Art historian Ernest Gombrich wrote a seminal work on the psychology of perception that drew on his experience monitoring overseas radio broadcasts for the BBC during World War II. Gombrich had been an Austrian refugee from the Nazis and presumably was put to work transcribing German-language transmissions, although he never actually acknowledged as much beyond characterizing them as the broadcasts of “friend and foe.” He noted that many of the transmissions were barely audible, and it took considerable skill to make any sense of them. You had to know what might be said in order to hear what was actually said. But at the same time you had to be careful not to get carried away by your own expectations. “Expectation created illusion,” he wrote — a phenomenon long employed by magicians to hoodwink their audiences. Gombrich commented, ”Anyone who can handle a needle convincingly can make us see a thread which is not there.”
One is reminded of Hans Christian Anderson’s version of a classic tale, “The Emperor’s New Clothes” — a story that literally hangs by invisible threads. The emperor was snookered into parading about in his birthday suit by a pair of swindlers who presented him with clothes that were supposedly invisible to anyone who was unfit for office or otherwise a fool. Under the circumstances, neither the emperor nor any of his retainers was prepared to admit they could not see the outfit these supposed tailors had made from the finest silks. The swindle was only laid bare, if you will, when a small child watching the emperor parade down the street cried out, “But he hasn’t got anything on!”
The addition of the small child was Anderson’s contribution to the story, which was adapted from a 14th-century Spanish tale. The child may have been based on Anderson’s own childhood experience. He had been taken to a parade where he saw Denmark’s King Frederick VI for the first time. Notwithstanding all the pomp and ceremony, the boy was astonished to discover that His Royal Highness was not some god but just an ordinary human being.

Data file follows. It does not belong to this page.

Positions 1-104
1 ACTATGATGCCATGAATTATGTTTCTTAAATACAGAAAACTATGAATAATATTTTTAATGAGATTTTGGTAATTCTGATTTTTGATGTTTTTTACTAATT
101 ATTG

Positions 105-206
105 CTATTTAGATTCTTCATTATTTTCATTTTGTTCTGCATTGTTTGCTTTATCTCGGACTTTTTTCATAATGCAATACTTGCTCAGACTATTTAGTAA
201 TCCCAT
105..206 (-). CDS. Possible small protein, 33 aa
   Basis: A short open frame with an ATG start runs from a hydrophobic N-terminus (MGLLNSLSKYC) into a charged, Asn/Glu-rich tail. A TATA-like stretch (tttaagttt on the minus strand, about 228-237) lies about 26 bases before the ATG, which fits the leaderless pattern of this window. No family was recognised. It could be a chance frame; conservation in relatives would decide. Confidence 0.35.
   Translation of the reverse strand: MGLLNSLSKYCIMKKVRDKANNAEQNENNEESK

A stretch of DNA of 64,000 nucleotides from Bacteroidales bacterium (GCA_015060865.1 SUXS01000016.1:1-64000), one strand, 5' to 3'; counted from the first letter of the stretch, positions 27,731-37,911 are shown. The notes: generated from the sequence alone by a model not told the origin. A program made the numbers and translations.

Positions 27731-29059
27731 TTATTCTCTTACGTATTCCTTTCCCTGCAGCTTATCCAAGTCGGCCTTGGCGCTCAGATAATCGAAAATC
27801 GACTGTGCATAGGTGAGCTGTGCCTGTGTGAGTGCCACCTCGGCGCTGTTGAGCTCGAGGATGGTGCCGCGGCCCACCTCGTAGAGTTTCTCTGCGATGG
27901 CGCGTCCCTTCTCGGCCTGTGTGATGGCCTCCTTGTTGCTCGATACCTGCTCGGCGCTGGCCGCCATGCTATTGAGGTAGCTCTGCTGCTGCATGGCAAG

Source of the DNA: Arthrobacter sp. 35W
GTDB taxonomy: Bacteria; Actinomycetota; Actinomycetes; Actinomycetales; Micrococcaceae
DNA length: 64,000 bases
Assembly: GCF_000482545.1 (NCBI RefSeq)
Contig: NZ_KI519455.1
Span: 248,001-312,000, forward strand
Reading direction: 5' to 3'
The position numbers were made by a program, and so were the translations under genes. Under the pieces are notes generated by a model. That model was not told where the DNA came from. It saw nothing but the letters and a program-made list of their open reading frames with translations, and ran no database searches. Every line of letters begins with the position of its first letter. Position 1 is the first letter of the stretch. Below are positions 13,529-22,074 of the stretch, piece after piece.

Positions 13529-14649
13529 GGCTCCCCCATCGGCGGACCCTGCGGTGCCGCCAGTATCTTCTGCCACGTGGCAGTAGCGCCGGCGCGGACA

The swindlers realized that getting the emperor and his retainers to buy in to their ruse started with invisible thread. If their sewing gestures were convincing enough, their victims could be made to see the thread that wasn’t there to stitch together a nonexistent garment. Every conjurer knows just the right words and gestures to use to put one over on the audience. The expectation creates the illusion.
The kicker to “The Emperor’s New Clothes” is that the swindlers essentially beat the emperor at his own racket. To succeed at his game, the emperor had to persuade people that he was a grand personage deserving of royal treatment (albeit a rather gullible one), not just some schmo off the street. The key moment came after the child had exposed the deception. What did the emperor do then? Why, he kept right on marching down the street, just as proud as you please, with his retinue behind him. To do otherwise would be to acknowledge that the emperor had no clothes — not just an empty suit but no suit at all.
A bit of hocus-pocus goes with the job — not only for emperors but for every occupation that involves standing on ceremony: judges, magistrates, bishops and the like. Often this entails dressing up in ornate costumes to stand out from the crowd. These costumes are distinct from the uniforms worn by soldiers, cops and firemen, which are designed for functionality. The ceremonial kind are woven from their own sort of invisible thread meant to evoke a higher authority, whether church or state. Often this is done by adopting styles that were fashionable long ago, like the powdered wigs worn by modern-day English jurists.
The robes worn by clergy are an instructive case study in this phenomenon. Their clothing is modeled after the finery of Roman aristocrats. Before the Emperor Constantine made Christianity the established religion of the Roman Empire in the fourth century, Christians were a persecuted minority. Certainly, it did not pay to stand out. From the beginning, in fact, Jesus had actively discouraged sartorial excess. He spoke with approval of the attire worn by John the Baptist, who dressed in animal skins. “What did you go out in the wilderness to behold?” Jesus asked the crowds.· “To see a man clothed in soft raiment?· Behold, those who wear soft raiment are in kings’ houses.”· Jesus warned of religious authorities “who like to go about in long robes, and to have salutations in the market places.”· He sent his own disciples out without food or money or even a change of clothes.
Clerics wear fancy clothes not just to evoke a higher authority but the highest authority: they are men (or women) of God. Without the fancy duds, how would we know? Jesus, of course, never bothered with any of that. But then, he could could walk on water and raise people from the dead, so his authority was never in doubt. Clerics perform rituals rather than demonstrate the power of God. They hope that by word and gesture — and the proper attire — they can conjure up some semblance of the real thing. What would God himself have to say about all this? Based on the biblical creation story, we know that the man he made in his own image — who was given dominion over everything — came into the world without wearing a stitch.
E. H. Gombrich, Art and Illusion: A Study in the Psychology of Pictorial Representation